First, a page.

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2022 Rewind: Climate change results in extreme floods, heat, drought, and wildfires

2022 Rewind: Climate change results in extreme floods, heat, drought, and wildfires

2022 Rewind: Climate change results in extreme floods, heat, drought, and wildfires
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By CNBCTV18.com Dec 27, 2022 2:55:01 PM IST (Published)

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A number of weather and climate-related disasters such as extreme floods, heat, drought, and wildfires have affected millions and cost billions in 2022, the UN weather agency World Meteorological Organisation has said while talking about the “tell-tale signs and impacts” of intensified climate change. The need to check rising greenhouse gas emissions was underscored throughout 2022, which saw some of the worst weather events in the last two decades. As the year comes to an end, here’s a look at some of the worst weather events in 2022.

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Heatwaves |  Exceptional hot and dry weather conditions were witnessed in parts of the northern hemisphere in 2022. China recorded the most extensive and long-lasting heatwave since the country started maintaining national records. Temperatures soared to 40.9 degrees celsius on July 10 in Shanghai, the highest recorded since 1873. (Image: Reuters)

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Record-breaking temperatures were achieved in late November and early December 2022 in areas centred around Argentina, Bolivia, Chile, Paraguay and Uruguay.  The United Kingdom achieved a new national record in July when temperatures soared over 40 degrees celsius for the very first time. “Record-breaking heatwaves have been observed in China, Europe, and North and South America”, Taalas said. (Image: Reuters)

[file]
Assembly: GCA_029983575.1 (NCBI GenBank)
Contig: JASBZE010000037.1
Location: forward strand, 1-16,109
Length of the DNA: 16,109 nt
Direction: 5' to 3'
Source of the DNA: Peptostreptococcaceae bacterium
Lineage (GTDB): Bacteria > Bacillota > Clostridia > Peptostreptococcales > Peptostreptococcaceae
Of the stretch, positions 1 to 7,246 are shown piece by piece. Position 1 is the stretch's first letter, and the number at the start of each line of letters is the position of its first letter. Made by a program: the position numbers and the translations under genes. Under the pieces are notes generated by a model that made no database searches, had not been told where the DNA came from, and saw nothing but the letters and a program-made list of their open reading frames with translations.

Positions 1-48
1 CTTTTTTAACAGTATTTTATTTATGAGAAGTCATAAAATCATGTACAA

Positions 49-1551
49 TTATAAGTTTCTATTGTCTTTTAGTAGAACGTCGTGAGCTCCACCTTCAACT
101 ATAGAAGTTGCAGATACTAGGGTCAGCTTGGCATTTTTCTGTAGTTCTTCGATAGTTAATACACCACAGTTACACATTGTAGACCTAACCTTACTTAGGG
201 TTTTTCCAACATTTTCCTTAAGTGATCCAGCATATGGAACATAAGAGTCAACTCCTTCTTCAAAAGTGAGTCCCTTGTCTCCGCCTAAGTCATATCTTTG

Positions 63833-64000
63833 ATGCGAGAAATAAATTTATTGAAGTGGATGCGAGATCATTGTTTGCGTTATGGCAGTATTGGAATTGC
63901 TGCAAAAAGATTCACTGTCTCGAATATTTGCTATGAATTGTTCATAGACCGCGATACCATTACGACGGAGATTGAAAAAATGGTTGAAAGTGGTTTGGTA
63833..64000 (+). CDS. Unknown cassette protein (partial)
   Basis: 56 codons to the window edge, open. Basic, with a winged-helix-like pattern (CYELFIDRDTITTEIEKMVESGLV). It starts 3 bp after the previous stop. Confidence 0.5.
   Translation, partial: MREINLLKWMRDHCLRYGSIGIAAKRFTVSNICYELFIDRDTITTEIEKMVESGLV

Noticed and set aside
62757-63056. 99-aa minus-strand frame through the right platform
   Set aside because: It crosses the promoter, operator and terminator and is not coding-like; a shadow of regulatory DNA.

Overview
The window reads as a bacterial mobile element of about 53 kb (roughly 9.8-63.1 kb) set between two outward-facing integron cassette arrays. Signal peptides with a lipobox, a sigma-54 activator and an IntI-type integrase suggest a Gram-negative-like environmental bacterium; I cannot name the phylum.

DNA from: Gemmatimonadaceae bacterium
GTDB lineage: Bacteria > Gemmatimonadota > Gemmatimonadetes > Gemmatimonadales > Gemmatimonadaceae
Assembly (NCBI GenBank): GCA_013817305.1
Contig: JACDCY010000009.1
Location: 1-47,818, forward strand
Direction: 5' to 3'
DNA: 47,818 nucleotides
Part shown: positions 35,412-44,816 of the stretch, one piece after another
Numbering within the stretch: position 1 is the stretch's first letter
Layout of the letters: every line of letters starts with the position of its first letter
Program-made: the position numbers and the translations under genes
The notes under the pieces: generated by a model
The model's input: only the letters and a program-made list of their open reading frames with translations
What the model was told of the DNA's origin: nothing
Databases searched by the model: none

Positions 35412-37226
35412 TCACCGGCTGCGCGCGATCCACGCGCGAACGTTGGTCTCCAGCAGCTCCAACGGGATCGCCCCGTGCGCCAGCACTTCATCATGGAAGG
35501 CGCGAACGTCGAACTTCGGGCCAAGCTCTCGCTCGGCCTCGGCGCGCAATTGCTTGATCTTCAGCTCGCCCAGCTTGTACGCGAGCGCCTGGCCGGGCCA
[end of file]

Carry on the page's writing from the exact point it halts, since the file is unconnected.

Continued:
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In 2022, India saw one of the most severe and intense heatwaves in decades. Summer arrived early, while parts of the north, central and east India experienced one of the worst spells of heatwaves from March to May. In March, India recorded an average maximum temperature of 33.10 degrees celsius, which is the highest in the last 122 years. (Image: Reuters)

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Rain |  Record-breaking rain from June to October in Pakistan led to extensive flooding, washing away thousands of homes and killing at least 1,739 people. The floods are believed to have displaced 7.9 million and affected 33 million people. According to local officials, the floodwaters could take up to six months to recede completely. (Image: Reuters)

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Droughts |  For four consecutive wet seasons, rainfall in East Africa has been below average. This is the longest period of a dry spell in 40 years, which has triggered a major humanitarian crisis in Ethiopia, Kenya and Somalia, devastating agriculture and killing livestock. The “worst drought in over 40 years” has put millions at risk of starvation. In July, more than 200 people died from hunger in northeastern Uganda due to the prolonged drought. (Image: Reuters)

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Earthquake |  On June 21, an earthquake of magnitude-5.9 hit eastern Afghanistan, causing landslides that destroyed thousands of homes and killed around 1,036 people, the UN reported. This was the deadliest earthquake in decades in Afghanistan. (Image: Reuters)

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Wildfires |  In May, hundreds of households in the New Mexico city of Las Vegas were evacuated as fierce winds and drought fuelled the largest wildfire in the US. The fire engulfed over 121,000 acres of forests bringing down centuries-old settlements and vacation homes in forested mountains 48 kilometres northeast of Santa Fe. Scientists believe the wildfire, which raged for 40 days in New Mexico, was a result of climate change. (Image: Reuters)

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